ANTHROPOCENE | Return to Nature 

Summertime and once again Earth is up in flames. Though fire is a natural phenomenon, climate change has worsened the situation to such extremes that even the Amazon has fallen victim to it. For years now, literature and the film industry have looked upon the future with a pessimist eye, as the content being produced talks about a world of Dystopia that will consume almost everyone and everything. 

Though hopping on a train that goes around the globe every year, just like it did in Bong Joon Ho’s Snowpiercer (2013), is not possible in the near future, one hopes at least, humankind doesn’t live in harmony with Nature. Once supposedly separated from it, people have forgotten its role in their existence. The invisible link, however, is still there – one only needs to look within and remember. 

Leiden Shorts FIlm Festival remembers and tries to spread the word with the section titled “Anthropocene”. It all begins with Alisi Telengut’s short The Fourfold (2020). The animated film of hand painted imagery and plants – shot under the camera – showcases the shamanic rituals of old traditions from Siberia and Mongolia and delves into their indigenous philosophy against the backdrop of the environmental changes humankind has caused. Telegut has created an ode to Nature, with hypnotizing imagery and a superb soundtrack that transcends space and time leaving the audience in a lightheaded stupor. 

This state of euphoria, however, is short-lived as the section’s next entry, Josué García Prado’s Sarna (2021), throws everyone into a depressing and/or angry mood. The microcosm of stray dogs in Guatemala is displayed on screen followed by a childish whisper as a voice-over. García Prado vacillates between contrasting modes: the child’s voice narrates violent events while the screen is filled with dogs just being dogs. Though this wavering back and forth aims to point back to the ambivalent manner people treat dogs – beings whose innocence should be preserved and cherished but instead is overlooked when it becomes inconvenient – is a bit confusing. The statement is strong and it’s one everyone should spend some time thinking over, but it’s weakened by a difficult structure whose logic is unclear. 

Clarity, of course, is sometimes overrated as there are films whose vagueness might work for it instead of against it. This is where Manuel Marini’s Li Paradisi / The Heavens (2020) comes in. A documentary with incredible cinematography and an astonishing soundtrack tells the story of a woman (Celeste Casciaro) in Italy who owns an olive grove with her brother (Salvatore della Villa). A journey in green, but not as it should have been. Immersed in Lucia’s point of view, the viewers feel connected to olive trees simply because she, the audience’s main link, does. Perhaps this is why the short feels like a call to arms to fight for that which needs to be saved; for that which shouldn’t have been in trouble in the first place. The trees, rituals and time are intermingled and one can’t be sure about the “when” Lucia is from at times. Time becomes one circular entity because Lucia is one with the grove and the very ground it stands on.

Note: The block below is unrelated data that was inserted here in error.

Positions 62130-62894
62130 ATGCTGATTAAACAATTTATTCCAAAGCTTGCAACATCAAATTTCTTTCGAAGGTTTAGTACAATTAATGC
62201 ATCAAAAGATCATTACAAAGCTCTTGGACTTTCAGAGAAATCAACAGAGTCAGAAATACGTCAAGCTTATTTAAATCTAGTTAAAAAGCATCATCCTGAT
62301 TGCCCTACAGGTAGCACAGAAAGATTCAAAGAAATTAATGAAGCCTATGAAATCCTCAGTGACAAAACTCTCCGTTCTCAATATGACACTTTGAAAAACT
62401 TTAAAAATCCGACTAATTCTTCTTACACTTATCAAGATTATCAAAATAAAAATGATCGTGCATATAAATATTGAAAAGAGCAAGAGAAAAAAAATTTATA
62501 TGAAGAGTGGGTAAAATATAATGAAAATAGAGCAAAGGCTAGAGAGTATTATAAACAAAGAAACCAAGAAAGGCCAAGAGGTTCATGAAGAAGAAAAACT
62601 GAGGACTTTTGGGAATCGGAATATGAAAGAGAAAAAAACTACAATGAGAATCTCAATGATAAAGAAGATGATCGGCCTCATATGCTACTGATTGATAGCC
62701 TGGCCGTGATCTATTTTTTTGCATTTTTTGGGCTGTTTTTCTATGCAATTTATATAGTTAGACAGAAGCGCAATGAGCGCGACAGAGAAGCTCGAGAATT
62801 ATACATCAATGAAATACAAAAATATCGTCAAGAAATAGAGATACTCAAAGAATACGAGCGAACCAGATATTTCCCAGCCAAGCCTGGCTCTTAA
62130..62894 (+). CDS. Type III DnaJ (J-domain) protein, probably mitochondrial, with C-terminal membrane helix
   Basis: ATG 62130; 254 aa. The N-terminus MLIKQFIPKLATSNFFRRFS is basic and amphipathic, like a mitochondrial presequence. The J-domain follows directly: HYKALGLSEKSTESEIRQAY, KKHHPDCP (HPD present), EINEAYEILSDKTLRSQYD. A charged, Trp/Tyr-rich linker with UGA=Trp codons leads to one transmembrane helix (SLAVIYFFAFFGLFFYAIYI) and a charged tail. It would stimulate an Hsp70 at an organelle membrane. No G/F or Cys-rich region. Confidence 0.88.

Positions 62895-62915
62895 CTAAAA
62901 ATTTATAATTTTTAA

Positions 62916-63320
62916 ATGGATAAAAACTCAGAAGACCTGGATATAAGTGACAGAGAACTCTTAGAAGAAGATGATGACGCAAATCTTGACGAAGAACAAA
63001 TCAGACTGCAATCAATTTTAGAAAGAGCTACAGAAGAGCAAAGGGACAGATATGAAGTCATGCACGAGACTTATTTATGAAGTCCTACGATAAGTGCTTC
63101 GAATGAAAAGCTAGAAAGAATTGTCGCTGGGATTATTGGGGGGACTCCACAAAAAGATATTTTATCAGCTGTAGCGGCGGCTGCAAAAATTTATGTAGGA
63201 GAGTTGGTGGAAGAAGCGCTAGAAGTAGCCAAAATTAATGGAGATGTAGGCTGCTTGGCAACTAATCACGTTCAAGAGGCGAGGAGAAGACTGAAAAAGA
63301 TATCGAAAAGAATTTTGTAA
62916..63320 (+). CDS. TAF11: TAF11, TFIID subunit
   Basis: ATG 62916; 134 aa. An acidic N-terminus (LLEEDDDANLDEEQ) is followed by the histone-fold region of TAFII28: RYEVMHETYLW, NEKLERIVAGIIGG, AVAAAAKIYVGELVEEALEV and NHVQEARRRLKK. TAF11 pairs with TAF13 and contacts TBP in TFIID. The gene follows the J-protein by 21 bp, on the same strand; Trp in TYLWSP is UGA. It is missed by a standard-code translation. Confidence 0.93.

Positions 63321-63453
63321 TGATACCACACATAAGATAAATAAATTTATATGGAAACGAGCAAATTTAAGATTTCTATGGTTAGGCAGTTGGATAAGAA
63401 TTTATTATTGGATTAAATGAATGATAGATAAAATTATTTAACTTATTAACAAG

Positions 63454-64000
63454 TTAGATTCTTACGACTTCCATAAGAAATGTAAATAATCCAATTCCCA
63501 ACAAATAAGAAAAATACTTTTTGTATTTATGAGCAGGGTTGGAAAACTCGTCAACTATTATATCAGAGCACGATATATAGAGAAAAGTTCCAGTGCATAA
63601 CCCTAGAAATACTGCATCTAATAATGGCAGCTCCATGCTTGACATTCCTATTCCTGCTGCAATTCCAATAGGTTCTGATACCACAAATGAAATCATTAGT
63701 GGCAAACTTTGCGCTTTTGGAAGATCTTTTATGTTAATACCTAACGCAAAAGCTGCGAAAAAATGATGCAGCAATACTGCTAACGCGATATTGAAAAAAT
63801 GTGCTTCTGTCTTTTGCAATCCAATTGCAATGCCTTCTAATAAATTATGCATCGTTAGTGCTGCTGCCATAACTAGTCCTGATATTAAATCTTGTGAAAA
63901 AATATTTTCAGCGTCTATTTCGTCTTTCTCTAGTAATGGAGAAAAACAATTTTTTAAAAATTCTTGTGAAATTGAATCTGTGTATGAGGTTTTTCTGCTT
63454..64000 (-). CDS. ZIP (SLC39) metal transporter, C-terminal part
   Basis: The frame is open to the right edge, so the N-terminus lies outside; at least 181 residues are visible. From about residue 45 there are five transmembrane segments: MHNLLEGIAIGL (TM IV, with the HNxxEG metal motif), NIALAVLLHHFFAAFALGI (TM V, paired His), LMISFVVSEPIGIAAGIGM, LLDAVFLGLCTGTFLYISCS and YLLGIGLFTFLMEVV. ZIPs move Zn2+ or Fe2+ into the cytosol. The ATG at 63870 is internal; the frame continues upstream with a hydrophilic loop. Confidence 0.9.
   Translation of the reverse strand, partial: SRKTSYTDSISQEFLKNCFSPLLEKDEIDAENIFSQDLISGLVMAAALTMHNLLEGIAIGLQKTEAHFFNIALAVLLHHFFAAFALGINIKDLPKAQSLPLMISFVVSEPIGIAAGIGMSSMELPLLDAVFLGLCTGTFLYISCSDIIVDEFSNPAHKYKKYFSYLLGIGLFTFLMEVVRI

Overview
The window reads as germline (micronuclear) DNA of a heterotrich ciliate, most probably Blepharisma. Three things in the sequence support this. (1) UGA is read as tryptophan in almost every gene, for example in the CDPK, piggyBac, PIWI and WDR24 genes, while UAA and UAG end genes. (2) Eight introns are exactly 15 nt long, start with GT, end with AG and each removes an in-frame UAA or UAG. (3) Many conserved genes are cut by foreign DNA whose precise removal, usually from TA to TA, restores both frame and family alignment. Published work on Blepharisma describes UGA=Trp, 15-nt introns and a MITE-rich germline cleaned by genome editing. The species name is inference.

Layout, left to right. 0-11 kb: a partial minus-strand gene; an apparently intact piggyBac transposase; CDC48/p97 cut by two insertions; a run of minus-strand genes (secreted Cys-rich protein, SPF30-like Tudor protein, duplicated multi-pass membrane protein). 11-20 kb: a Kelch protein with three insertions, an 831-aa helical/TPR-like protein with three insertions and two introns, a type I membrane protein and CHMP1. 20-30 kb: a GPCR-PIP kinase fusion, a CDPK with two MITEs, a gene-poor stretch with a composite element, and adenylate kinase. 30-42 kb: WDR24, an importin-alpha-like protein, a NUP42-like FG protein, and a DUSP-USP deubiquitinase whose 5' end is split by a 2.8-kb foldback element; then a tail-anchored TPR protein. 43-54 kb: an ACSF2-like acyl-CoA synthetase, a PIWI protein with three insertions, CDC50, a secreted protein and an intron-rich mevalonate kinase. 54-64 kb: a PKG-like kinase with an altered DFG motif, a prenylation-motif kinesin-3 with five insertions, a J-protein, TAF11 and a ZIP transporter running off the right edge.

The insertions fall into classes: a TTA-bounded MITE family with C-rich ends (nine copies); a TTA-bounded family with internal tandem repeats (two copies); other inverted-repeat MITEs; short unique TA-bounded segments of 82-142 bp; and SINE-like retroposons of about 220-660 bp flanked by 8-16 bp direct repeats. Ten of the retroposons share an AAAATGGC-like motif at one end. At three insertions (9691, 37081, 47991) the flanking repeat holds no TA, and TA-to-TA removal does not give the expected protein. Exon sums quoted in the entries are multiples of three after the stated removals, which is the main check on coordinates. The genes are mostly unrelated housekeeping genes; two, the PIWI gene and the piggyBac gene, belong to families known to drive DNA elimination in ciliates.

Before Mother Earth becomes everyone’s permanent home, there’s a temporary, limited space Nature has created filled with liquid instead of air. Though people learned to swim before they could even breathe, they seem to have forgotten their innate connection to anything fluid. How else can their relationship with water be explained? Serge Onnen’s L’eau faux (2020) depicts the role of water in Western societies in an experimental short with weird imagery. Appropriately titled False Water, the short condemns the monetization of this precious liquid and its placement within a plastic bottle. A few comments on the waste of water, which he himself had to also waste in the process of making his point – reproducing the very attitude he wishes to criticize – are accompanied by what can only be perceived as an artificial birth of plastic bottles and their dominance in our environment. Form and content clash as the idea behind the project is admirable, but it’s manifestation on screen might leave someone with a tedious aftertaste of boredom. 

The section, however, closes with a bang with Pilar (2020) – a lively animation directed by a group of friends Yngwie Boley, J.J. Epping and Diana van Houten – whose theme is an introspective look at a woman’s inner Self. After adopting an urban lifestyle, people have abandoned most of their instinctive responses to external stimuli. Alienated from their place of origin, people think of Nature as a source of threat. Pilar is a film whose color palette and rhythm lure everyone to rediscover that primordial connection. Red – whose vibrancy connotes an intensity of emotion – is dominant in this environment; it’s almost as if it asks spectators to run back home – there might be a chance at survival, if people are realigned with their true essence once again. 

Perhaps one day, it will become clearer that Nature is humanity’s true home and that she – as the brilliant entity of unimaginable energy and strength that she is – can and will survive on her own. Thankfully, filmmakers embracing an eco-friendly mentality have taken on a mission to help people recall what has been lost. Be it animation, documentary or experimental filmmaking, the content is out there and by consuming it people take a step closer towards their home. The alert button has been pushed and though it might already be too late, a change in one’s ways can potentially restore balance to this organic coexistence. 

Ioanna Micha is a freelance copywriter based in Athens, Greece. She watches films. She reads about films. She writes about films. Generally speaking, if the word film is in the equation, she’s in.